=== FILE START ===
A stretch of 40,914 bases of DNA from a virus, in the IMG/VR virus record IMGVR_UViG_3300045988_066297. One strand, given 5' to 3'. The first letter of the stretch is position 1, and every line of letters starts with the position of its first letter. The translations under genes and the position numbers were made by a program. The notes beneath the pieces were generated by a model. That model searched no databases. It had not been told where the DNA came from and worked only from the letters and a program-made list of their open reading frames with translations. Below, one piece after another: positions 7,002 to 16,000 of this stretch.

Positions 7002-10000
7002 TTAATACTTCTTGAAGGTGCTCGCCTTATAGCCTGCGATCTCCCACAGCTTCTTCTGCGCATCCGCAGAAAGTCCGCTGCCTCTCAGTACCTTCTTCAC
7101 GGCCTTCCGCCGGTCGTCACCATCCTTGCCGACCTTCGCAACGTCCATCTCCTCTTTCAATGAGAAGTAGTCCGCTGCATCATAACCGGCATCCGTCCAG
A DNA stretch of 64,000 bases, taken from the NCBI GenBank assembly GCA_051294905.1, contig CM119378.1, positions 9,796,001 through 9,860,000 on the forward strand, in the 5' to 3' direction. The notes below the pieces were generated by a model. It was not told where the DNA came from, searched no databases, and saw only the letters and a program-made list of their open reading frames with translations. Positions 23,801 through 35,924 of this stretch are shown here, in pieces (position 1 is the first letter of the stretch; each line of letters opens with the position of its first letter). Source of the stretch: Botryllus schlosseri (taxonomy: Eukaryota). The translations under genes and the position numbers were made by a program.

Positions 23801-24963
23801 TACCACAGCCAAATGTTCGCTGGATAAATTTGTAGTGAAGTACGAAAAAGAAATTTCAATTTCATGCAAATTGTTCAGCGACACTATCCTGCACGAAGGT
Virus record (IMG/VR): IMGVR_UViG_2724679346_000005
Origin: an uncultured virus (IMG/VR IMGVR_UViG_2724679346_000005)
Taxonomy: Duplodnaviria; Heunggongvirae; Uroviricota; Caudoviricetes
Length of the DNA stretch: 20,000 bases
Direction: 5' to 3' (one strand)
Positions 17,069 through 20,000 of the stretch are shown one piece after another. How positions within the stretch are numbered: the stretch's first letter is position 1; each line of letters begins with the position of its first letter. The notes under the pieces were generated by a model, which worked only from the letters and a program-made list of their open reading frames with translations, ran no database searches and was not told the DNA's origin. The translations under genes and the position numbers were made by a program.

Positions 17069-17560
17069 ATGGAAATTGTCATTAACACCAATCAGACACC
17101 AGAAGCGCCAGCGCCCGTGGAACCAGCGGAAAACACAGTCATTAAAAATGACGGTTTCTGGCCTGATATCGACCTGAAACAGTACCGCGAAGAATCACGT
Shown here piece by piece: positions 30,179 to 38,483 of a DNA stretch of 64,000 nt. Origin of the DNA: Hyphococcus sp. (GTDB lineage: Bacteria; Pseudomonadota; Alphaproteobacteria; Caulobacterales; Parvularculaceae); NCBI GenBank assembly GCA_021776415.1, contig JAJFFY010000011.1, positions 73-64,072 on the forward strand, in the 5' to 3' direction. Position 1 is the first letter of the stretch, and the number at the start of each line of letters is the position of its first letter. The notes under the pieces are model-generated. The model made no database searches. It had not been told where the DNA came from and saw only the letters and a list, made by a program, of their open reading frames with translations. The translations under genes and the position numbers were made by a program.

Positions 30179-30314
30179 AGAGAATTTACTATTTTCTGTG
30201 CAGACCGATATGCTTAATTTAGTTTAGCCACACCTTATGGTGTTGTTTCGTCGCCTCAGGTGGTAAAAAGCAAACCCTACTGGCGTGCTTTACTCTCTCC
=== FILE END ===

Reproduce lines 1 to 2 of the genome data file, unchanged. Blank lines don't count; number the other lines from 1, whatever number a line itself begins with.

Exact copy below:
A stretch of 40,914 bases of DNA from a virus, in the IMG/VR virus record IMGVR_UViG_3300045988_066297. One strand, given 5' to 3'. The first letter of the stretch is position 1, and every line of letters starts with the position of its first letter. The translations under genes and the position numbers were made by a program. The notes beneath the pieces were generated by a model. That model searched no databases. It had not been told where the DNA came from and worked only from the letters and a program-made list of their open reading frames with translations. Below, one piece after another: positions 7,002 to 16,000 of this stretch.

Positions 7002-10000